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Visit Teotihuacan, the Pyramids of the Sun and the Moon

Information to visit Teotihuacan Pyramids in Mexico. How to get there, what to see, how much it costs and what are the schedules.

If you are traveling to Mexico City, don’t not forget to visit Teotihuacan, one of the most important archaeological sites in Mexico. We will tell you here how to go and what can you see.

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Preparing the ascent

Information to Visit the Pyramids of Teotihuacan

How much is it?
80 pesos (updated 2022)

Which are the schedules?
From 9:00 AM till 4:00 PM

Can you take photos?
Yes. Only to take video you have to pay an extra fee of 50 pesos (updated 2022).

The archaeological zone of Teotihuacán has been part of the UNESCO World Heritage Site since 1987.

How to get to the archaeological zone of Teotihuacan?

From Mexico City, we headed to the Terminal de Autobuses Norte (North Bus Terminal). Once there, we looked for the post called “Transportes Pirámides”, from there the buses leave us at the door of the archaeological site.

Another way to get there is through a tour, they pick you up at a point in CDMX and take you to the site to bring you back.

Visiting the archaeological zone

The name of Teotihuacan comes from Nahuatl and means “Place where men become gods”, it was called that way by the Mexicas when they discovered this great abandoned city. To this day, it is unknown who its original inhabitants were.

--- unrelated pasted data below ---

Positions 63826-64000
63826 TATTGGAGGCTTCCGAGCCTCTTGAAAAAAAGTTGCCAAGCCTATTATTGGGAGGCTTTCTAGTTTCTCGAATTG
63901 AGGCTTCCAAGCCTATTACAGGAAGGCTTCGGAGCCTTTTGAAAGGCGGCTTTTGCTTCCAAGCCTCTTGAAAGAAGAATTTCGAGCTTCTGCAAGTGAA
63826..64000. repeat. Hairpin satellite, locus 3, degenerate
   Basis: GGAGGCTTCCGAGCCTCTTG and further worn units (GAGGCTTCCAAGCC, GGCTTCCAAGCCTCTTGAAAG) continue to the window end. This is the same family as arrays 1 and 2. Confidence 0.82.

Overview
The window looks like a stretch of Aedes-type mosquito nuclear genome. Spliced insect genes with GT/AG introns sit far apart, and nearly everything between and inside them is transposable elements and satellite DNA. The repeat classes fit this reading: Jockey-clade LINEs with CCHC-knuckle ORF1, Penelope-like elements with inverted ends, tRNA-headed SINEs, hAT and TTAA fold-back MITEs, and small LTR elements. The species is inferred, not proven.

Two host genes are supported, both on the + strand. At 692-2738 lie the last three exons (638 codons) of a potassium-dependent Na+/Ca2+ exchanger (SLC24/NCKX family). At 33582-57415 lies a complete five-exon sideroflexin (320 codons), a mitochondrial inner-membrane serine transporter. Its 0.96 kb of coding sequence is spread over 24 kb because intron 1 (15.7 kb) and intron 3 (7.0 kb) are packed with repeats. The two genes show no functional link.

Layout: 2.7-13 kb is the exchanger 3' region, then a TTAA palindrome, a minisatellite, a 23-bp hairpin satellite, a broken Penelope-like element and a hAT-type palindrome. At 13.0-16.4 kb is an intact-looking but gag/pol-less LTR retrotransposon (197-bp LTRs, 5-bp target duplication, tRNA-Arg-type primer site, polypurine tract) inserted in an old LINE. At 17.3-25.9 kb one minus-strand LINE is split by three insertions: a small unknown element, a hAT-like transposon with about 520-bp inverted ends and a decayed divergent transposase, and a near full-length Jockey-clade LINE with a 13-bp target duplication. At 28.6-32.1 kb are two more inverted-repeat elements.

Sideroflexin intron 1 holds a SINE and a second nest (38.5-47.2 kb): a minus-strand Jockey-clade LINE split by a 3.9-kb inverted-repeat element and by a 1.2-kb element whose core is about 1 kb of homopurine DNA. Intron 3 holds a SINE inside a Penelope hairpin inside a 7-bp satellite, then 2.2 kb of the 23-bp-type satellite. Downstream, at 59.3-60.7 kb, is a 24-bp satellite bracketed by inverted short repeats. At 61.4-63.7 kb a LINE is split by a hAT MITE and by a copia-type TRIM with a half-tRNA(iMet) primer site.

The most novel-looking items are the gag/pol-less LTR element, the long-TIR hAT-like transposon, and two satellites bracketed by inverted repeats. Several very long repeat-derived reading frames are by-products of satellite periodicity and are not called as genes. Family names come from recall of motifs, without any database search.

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Arriving

The place has several doors, we entered through door 1. We arrived quite early (although it was hard to get up 🙂 ) since a friend who had gone before us told us that if we went later it would be full of people. The other advice we read was that you had to go during the weekdays, less people. Since this was the first archeological site I had ever visited, I didn’t know what to expect. In the end we managed to get there early, but not that much, we went during the week but there are still people. And if there are no weekend people, during the week there are the schools visits.

To put it in a nutshell: to visit Teotihuacan it is better to do it on the weekdays and early.

So in the end as soon as we arrived we saw a “red wave” of students coming right behind us.

Armada roja de escolares que llegaron al sitio justo después que nosotros
Red army of schoolchildren who arrived at the site just after us

Anyway I have to say that the site is so big that even though there were so many students, it was not a big inconvenience.

A curious point of the visit: when we arrived and started the tour, many vendors approached us offering us products at very cheap prices. For example, a figure in the shape of masks for, I don’t remember how much, very cheap and since we didn’t want to carry things, we said no thanks. There were LOTS of vendors so we had to say no gracias many times.